Any changes to policies need to be communicated and it is best to support policy implementation with training, so no employee can pull the old ‘no one told me’ excuse. The beauty for a business in keeping as much information in policies, and out employment contracts, is so that changes can be made as a business evolves.
Unlike employment contracts that are bi-lateral, policies can be uni-lateral meaning that if the business wishes to clearly communicate its position on something and it is done in a policy, this becomes the new rule for the company. Any indiscretions against the new rules can be dealt with via performance management, which is also a policy as well.
Any business that has employees will inherently have a person who manages these people. Businesses need to ensure that the mangers have the tools to correctly evaluate the performance of their staff members.
This comes from clearly knowing what the business is needing to achieve, and then measuring if this got done over a time period. Now this isn’t just the everyday ‘how’s it going discussion’.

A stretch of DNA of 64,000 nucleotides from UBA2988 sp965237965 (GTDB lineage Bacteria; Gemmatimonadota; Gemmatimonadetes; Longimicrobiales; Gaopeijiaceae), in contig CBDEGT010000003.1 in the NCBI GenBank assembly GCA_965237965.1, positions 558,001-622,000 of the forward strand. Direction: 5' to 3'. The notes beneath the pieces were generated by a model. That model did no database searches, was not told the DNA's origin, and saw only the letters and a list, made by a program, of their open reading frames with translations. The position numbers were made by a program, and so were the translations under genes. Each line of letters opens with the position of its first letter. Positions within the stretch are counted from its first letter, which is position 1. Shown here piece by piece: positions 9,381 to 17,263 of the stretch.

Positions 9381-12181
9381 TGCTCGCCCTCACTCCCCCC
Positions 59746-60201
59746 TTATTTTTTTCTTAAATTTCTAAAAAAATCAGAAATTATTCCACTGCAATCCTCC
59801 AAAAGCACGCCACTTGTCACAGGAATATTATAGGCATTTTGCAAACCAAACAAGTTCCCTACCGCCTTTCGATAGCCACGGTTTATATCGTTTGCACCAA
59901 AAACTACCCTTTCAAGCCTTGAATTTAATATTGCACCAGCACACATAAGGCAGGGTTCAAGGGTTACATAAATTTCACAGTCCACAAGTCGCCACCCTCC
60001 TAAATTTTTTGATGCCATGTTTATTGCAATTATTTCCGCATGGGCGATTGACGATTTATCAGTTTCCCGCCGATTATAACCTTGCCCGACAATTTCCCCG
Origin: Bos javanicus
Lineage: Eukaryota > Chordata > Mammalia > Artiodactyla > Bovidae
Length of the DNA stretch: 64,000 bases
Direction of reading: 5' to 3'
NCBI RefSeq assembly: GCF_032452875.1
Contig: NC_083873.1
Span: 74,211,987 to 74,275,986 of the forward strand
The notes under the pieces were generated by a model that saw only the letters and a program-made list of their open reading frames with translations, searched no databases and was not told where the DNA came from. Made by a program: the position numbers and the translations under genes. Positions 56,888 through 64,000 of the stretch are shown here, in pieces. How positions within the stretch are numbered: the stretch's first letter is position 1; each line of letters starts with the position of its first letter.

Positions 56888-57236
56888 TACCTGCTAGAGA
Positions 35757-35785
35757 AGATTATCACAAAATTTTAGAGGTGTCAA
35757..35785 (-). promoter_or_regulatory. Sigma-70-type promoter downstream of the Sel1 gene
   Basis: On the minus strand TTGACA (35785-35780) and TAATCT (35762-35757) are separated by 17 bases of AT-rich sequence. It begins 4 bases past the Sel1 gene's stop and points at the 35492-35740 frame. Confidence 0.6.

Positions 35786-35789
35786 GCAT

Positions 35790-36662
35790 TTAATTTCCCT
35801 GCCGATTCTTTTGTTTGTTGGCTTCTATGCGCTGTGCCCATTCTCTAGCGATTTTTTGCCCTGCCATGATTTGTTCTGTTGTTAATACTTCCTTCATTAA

This is needing to be a separate retrospective and future-based discussion with staff, correlated back to the instructions that where given in the job description, and then used to evaluate if the person has lived up to the promises they made in signing the employment contract and agree that those outcomes would be achieved. If this hasn’t happened, you need to address this as a performance issue. If it has happened, the employee should be recognised so that they will continue to achieve for the business and be highly engaged.